Although the article is recent the technology is old. I worked on projects 10 years ago that utilized the same concepts – military grade server hardware that is not susceptible to vibrations or EM, Ethernet based network that connects various components to various control points, a push / pull data subscription model based on widespread industry protocols (ARINC), and SBC embedded devices that interface to various equipment such as water systems, entertainment systems, lighting, etc.
If I was a lawyer advising a client with a questionable criminal liability, or a person in absolute need of privacy, I’d recommend the following:
Do NOT use free anonymity services such as TOR if you are transferring sensitive information. Countless persons in government and journalists across the world have made this mistake. Ever heard of WikiLeaks – they got their start by creating TOR end nodes and snooping data.
Use a Live DVD like Amnesic Incognito Live System or Ubuntu Linux for anonymous browsing. It’s fairly simple to burn an Ubuntu DVD and to boot your laptop device from the DVD. The live system does not save any cache or browsing history to your hard disk.
Use a VPN to transmit sensitive information. There are two VPN types – SSL VPN and IPSEC VPN. Either will do. I’d suggest subscribing to a VPN service whose infrastructure is hosted outside of the government’s reach. StrongVPN has host servers located in several friendly Caribbean nations.
Use different anonymous proxy tunnels through your VPN if you plan to access a website or service regularly and wish to remain anonymous. These services have the same limitations as Tor though and shouldn’t be used for transferring sensitive information. I explain a bit more below.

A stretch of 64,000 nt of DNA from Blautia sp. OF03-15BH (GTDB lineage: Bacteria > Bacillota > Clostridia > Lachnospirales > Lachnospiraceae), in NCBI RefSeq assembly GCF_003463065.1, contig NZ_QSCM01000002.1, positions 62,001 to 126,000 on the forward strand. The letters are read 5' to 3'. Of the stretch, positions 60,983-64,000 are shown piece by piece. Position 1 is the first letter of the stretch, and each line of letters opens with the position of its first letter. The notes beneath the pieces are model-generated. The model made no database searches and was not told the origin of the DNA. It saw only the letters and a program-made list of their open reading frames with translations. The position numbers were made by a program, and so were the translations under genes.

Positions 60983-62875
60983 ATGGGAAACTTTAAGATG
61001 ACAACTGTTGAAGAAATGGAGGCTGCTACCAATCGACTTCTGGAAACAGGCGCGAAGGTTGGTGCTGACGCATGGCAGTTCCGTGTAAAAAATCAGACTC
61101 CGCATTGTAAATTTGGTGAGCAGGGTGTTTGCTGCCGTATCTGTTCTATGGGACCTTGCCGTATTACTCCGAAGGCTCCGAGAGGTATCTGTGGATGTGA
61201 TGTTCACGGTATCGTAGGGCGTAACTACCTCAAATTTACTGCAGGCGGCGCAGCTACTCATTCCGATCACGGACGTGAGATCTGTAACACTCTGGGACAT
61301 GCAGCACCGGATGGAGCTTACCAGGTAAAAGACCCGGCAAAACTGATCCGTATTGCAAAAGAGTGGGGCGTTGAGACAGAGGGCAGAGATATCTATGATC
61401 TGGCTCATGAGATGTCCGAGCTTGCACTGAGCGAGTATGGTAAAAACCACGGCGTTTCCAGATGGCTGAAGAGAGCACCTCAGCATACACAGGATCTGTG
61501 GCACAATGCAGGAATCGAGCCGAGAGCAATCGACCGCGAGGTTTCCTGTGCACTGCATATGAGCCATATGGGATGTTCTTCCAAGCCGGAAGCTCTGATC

There are countless SSL/TLS encryption schemes, countless SSL/TLS software implementations, and each configuration can be potentially distinguished depending on the application software stack, operating system, hardware, etc. in use. The permutations among these configurations is large enough to distinguish a browser client.
I’ve recently used Bootstrap in a client project and had to extend the Bootstrap Typeahead control. The extension I created allows opening the Typeahead dropdown and selecting an item without having to enter data into the input control. It’s basically an editable combo box.
There are jQuery user interface plugins that create an editable combo box, but my control is quite simple and allows me to keep Bootstrap and jQuery uncluttered with jQuery UI.
I’ve recently had the task of uploading a large dataset via a PHP script. My application is designed under a MVC paradigm, and the uploaded data was transferred via an array declared in the controller to the view from the model. After processing around 5,000 records my script died with an out of memory error – the 128 megabyte limit was reached. Wow, I wondered why my script was consuming so much memory?